Today, the funding situation is more dire. Through the Ryan White program, states are required to allocate significant funds in exchange for a partial rebate; when states like Rhode Island do not provide enough money, nonprofits immediately lose federal funding for ADAP services. Without these nutritional supplements and personal counseling programs, HIV-positive individuals will undoubtedly grow sicker and require thousands of dollars worth of intensive care later. “We’re all concerned,” Paul Fitzgerald, president of AIDS Care Ocean State, said. “If we lose that matching money [from the federal government], it will be like a deck of cards falling apart. It will cost us millions more down the road.”
Throughout the US, states are struggling to make up for lost Ryan White money. In some states—South Carolina, for example—ADAP funding has been completely cut out of the state’s budget despite a rising HIV infection rate. While thousands of Rhode Islanders currently receive some service through Ryan White–supported initiatives, the large cut in ADAP funding will undoubtedly force Rhode Island nonprofits to fire some case managers and place new clients on wait lists.
According to Fitzgerald, this funding crisis should be solved in sufficient time, albeit through drawn-out negotiations and compromises involving diverse funding sources. As it turns out, Governor Carcieri forced the passage of a Global Medicaid Waiver in January 2009, restricting a federal expansion of Medicaid funds to Rhode Island in exchange for increased state regulation over these funds. Though this strategy was roundly criticized by the Rhode Island Poverty Institute for placing long-term constraints on the amount of federal cash for local health assistance, it has also enabled the Rhode Island Health Department to independently decide the allocation of its federal funding.
It is unclear just how flexible the Health Department will be with these funds, but recent negotiations between the Health Department and local HIV/AIDS nonprofits have proven fruitful, according to Fitzgerald. In the most likely outcome, some health care costs formerly provided by the state (under the label of CNOM, or Costs Not Otherwise Matchable) will be replaced by federal funding sources, a shift that will fill in at least some of the missing hundreds of thousands of dollars for HIV/AIDS funding. Though negotiations have not yet been finalized—the deadline for an agreement is the beginning of the fiscal year in June—a positive, if temporary, agreement should be reached.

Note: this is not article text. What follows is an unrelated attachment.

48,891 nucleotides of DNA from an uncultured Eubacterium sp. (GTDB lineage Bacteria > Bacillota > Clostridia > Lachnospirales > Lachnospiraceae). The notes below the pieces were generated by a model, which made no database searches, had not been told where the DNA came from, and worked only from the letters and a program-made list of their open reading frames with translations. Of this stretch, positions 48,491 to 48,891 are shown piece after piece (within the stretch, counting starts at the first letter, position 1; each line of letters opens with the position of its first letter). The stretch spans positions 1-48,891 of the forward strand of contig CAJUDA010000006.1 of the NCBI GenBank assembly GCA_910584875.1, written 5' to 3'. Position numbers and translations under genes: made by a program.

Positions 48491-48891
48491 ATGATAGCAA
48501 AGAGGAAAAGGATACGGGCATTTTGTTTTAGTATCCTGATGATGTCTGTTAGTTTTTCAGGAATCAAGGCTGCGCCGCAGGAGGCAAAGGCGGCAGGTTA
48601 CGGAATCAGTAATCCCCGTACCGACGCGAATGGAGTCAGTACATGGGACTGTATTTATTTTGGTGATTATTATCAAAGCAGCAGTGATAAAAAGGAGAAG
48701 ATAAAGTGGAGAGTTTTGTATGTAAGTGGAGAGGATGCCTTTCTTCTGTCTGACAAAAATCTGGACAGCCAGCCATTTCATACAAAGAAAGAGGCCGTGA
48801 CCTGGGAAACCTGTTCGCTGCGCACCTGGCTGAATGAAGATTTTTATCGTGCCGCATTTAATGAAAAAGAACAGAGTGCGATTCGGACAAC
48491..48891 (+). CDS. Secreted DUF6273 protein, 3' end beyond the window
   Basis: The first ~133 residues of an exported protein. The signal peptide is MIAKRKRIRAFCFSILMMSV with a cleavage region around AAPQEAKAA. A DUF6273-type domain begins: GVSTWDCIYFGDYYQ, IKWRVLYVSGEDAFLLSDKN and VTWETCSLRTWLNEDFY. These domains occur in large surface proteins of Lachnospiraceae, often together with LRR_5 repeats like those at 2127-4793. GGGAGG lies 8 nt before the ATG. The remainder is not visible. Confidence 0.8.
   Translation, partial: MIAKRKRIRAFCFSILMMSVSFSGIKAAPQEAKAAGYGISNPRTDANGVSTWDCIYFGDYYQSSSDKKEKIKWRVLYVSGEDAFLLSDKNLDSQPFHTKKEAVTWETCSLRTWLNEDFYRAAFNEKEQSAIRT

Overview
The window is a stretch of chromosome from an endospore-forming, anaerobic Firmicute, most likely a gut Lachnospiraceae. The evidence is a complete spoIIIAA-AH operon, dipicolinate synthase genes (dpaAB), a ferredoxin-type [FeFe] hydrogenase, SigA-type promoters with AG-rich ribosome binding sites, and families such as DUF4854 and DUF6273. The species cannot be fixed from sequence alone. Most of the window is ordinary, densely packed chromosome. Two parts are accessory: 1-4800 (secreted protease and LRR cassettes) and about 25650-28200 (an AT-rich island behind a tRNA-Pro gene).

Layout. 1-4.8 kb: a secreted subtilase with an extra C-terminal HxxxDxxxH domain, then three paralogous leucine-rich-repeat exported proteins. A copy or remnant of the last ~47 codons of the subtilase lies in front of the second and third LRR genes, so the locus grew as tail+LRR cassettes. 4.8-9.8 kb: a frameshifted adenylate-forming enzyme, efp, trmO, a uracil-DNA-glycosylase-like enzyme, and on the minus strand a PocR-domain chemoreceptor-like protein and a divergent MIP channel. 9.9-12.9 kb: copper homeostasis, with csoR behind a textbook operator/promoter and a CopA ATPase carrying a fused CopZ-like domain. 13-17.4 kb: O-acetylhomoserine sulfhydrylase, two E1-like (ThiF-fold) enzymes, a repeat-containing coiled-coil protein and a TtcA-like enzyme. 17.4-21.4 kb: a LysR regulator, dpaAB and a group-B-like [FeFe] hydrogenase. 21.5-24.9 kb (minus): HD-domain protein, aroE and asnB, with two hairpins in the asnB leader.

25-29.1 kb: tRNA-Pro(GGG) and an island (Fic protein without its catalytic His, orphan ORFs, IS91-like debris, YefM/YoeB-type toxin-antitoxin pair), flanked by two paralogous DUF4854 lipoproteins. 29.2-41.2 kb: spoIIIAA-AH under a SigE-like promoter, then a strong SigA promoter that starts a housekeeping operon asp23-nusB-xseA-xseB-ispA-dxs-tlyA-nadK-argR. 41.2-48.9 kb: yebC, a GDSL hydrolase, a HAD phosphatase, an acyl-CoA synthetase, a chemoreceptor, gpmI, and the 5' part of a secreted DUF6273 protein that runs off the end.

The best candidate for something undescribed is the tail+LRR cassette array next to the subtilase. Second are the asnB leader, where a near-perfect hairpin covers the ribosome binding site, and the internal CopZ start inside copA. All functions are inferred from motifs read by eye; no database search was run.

Still, the success of these negotiations in terms of the future of local HIV/AIDS funding is uncertain. If in recent crises the state has been able to reach into emergency funding sources, Hourahan and Fitzgerald suggest the recession will leave no further pockets of money within the state’s budget.
Both insist that the Rhode Island HIV/AIDS community remains strong and prepared to tackle any potential funding crisis. Speaking of the most recent negotiations over the state budget, Fitzgerald said, “The HIV community has had a very aggressive role in figuring out what is going on. Without our community’s advocacy, we would not be sitting at the table.” Currently, AIDS Project Rhode Island and AIDS Care Ocean State work together to lobby members of the State House and Rhode Island Finance Committee for increased funds.
And yet the struggle against HIV/AIDS will continue, both in Rhode Island and across the nation. With HIV-positive individuals currently expecting longer lives due to advances in pharmaceutical research, the strain on federal and state funding for HIV/AIDS care programs will only increase. Here in Rhode Island, as Hourahan noted, “The reality is that new people are infected every day. Programs and services are just as important as they were twenty-five years ago,” at the start of the epidemic. Without increased leadership on both the national and state levels, small funding gaps will merely be the beginning of the problem.
Patrick Martin-Tuite B’10 is inspired to act.